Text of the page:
We have all heard the bull case for African investment. Many of its economies are among the fastest-growing in the world (from a glaringly obvious low base). About 40% of Africa is urbanised, which is a similar proportion to China. And there is a stabilising economic outlook — or so we were led to believe.
This year, it has not seemed that way at all.
Nick Ndiritu, who co-manages the Allan Gray Africa ex-SA fund, says the "Africa Rising" narrative has been replaced by the exact opposite view of the continent.
John Mackie, head of Stanlib’s Africa franchise, says it has been a year for damage control.
The benchmark MSCI Africa index excluding SA is down 11% over the past 12 months. But a bigger concern has been the lack of liquidity.
Any fund manager trying to sell shares in Nigeria, Zimbabwe or, until recently, Egypt has faced long queues to get money out of these countries and redeploy it, as exchange controls have been tightened.
Fungai Tarirah, manager of the independent Rudiarius Africa fund, says that with some commodity prices down 40%-50%, government revenues have been affected, especially in Nigeria. This has meant some painful adjustment, with the Zambian kwacha, for example, falling 42% against the dollar.
Mackie, though, is more optimistic after the recent floating of the Egyptian pound: "The currency has fallen 50% against the US dollar and I believe it will kick-start the economy."
The main holding in the Stanlib Africa Equity fund is Commercial International Bank, the biggest share in the MSCI Africa index, where it has a weighting of 18%. Mackie says the bank has been protected from the devaluation by its large holdings of dollar assets.
Mackie also holds EFG Hermes — not the scarf and handbag business, but the leading investment bank and private equity business in the Middle East.
Ndiritu likes Eastern Tobacco, the Egyptian monopoly that makes local brands as well as cigarettes on behalf of multinationals such as British American Tobacco and Philip Morris.
Mackie is not as impressed with Nigeria, where he says there’s been a half-hearted attempt at devaluation. With so little access to foreign exchange and limited trading by foreign investors, daily trading at the Nigerian Stock Exchange has fallen from US$50m to $5m.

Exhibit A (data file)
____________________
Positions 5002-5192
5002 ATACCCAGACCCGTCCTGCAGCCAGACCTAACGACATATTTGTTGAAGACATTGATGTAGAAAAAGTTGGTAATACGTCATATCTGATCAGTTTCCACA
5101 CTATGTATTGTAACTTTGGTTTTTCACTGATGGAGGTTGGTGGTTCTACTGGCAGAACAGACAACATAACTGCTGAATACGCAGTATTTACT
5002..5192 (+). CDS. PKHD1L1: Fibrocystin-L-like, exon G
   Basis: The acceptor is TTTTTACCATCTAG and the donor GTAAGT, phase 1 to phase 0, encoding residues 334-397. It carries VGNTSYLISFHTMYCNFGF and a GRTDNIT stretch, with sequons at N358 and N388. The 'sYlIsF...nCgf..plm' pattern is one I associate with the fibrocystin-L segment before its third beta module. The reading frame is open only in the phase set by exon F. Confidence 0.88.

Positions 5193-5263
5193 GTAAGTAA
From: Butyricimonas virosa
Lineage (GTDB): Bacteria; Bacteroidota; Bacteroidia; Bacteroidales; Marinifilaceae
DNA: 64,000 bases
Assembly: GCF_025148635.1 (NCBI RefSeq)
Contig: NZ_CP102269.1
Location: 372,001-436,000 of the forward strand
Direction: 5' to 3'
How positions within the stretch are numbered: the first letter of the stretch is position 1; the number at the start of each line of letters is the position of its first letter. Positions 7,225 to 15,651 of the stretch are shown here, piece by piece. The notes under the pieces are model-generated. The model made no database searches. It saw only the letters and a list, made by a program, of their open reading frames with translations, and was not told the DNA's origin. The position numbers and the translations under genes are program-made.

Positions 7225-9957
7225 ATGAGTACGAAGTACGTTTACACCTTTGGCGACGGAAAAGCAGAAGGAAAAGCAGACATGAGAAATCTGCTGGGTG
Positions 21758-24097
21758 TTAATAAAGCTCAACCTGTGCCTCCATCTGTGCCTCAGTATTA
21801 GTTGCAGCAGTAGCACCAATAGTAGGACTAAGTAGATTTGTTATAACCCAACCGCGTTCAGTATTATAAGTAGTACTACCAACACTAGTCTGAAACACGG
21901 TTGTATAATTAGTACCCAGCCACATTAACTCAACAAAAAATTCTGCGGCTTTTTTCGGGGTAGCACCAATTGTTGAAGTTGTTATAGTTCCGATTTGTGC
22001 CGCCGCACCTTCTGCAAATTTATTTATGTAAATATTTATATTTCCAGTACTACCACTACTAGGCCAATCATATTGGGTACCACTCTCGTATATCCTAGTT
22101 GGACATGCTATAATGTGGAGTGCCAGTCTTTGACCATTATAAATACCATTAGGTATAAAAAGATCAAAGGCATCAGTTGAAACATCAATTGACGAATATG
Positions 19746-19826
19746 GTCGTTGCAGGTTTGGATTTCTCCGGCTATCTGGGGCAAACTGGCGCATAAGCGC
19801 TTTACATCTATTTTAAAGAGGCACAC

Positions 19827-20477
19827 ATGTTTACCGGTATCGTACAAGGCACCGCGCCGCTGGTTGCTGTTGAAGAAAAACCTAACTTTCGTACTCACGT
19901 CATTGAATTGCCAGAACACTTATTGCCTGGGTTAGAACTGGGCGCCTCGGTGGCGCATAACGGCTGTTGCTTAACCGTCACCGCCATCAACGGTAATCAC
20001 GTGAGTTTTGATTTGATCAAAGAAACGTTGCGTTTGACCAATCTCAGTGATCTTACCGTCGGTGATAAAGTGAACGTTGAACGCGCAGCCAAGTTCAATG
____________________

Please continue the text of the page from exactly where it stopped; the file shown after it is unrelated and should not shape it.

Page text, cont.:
With 160m people, Nigeria should be Africa’s dominant market, yet Stanlib has cut back its Nigerian exposure to 13%, about half the benchmark weight.
Stanlib still owns the two blue-chip banks, Guaranty Trust and Zenith. And it owns two shares that symbolise Africa’s growth prospects: Dangote Cement and Nigerian Breweries.
Paul Robinson, manager of the Laurium Limpopo fund, says there has been 10.3% compound growth in Nigeria’s cement sales since 1996, yet per capita consumption of 126kg is still well below the global average of 513kg. And the country still has an 18m unit housing deficit.
Ndiritu says there are bargains in Nigeria, with a top-tier bank such as Access Bank on a p:e of less than three.
One of the key differences between the fund managers is their approach to Zimbabwe.
Long-time sceptic Stanlib took a position three years ago, when it looked as though some positive reforms were taking place, but it exited a year ago when it was clear little had changed.
However, for Allan Gray, Zimbabwe makes up 25% of the fund. Ndiritu says businesses such as main brewer Delta and telecoms group Econet continue to improve earnings and market share over the long term. And Econet still hasn’t maximised the potential from money transfers that have become such an important part of the earnings of Kenya’s Safaricom.
But Ndiritu argues that Safaricom is richly priced at about 19 times earnings; he prefers Senegal’s Sonatel on 13 times.
Kenya has proved a safe haven, holding up when other large African bourses, except for Morocco, have been in turmoil. But it has been affected by regulations to cap interest rates charged by banks, which have hit that sector.
East African Breweries, controlled by Diageo, remains popular. It is the fourth-largest share in the Stanlib fund and the fifth-largest in the Old Mutual African Frontiers fund.
Robinson likes Ugandan electricity distributor Umeme. It is a change from the beer, bank and building-material shares that make up the main options in an Africa portfolio. A shareholder keeping Umeme on the road is private equity firm Actis. Within three years twice as much electricity is set to be generated in Uganda for Umeme to sell.
Rudiarius’s Tarirah has been the prime supporter of Morocco. It tends to be an expensive market because of the "hothouse effect" of captive investment from local institutions, so Allan Gray has no Moroccan shares. But it makes up 25% of Tarirah’s portfolio. He says Morocco has reduced its budget deficit and is attracting foreign investment, such as $600m for a new Peugeot plant. Moroccan blue chips include supermarket group Label’Vie, Maroc Telecom and Attijariwafa Bank.
Old Mutual’s Cavan Osborne likes Brasseries du Maroc, a brewery that also sells wine and water. There are compensations to running an Africa fund.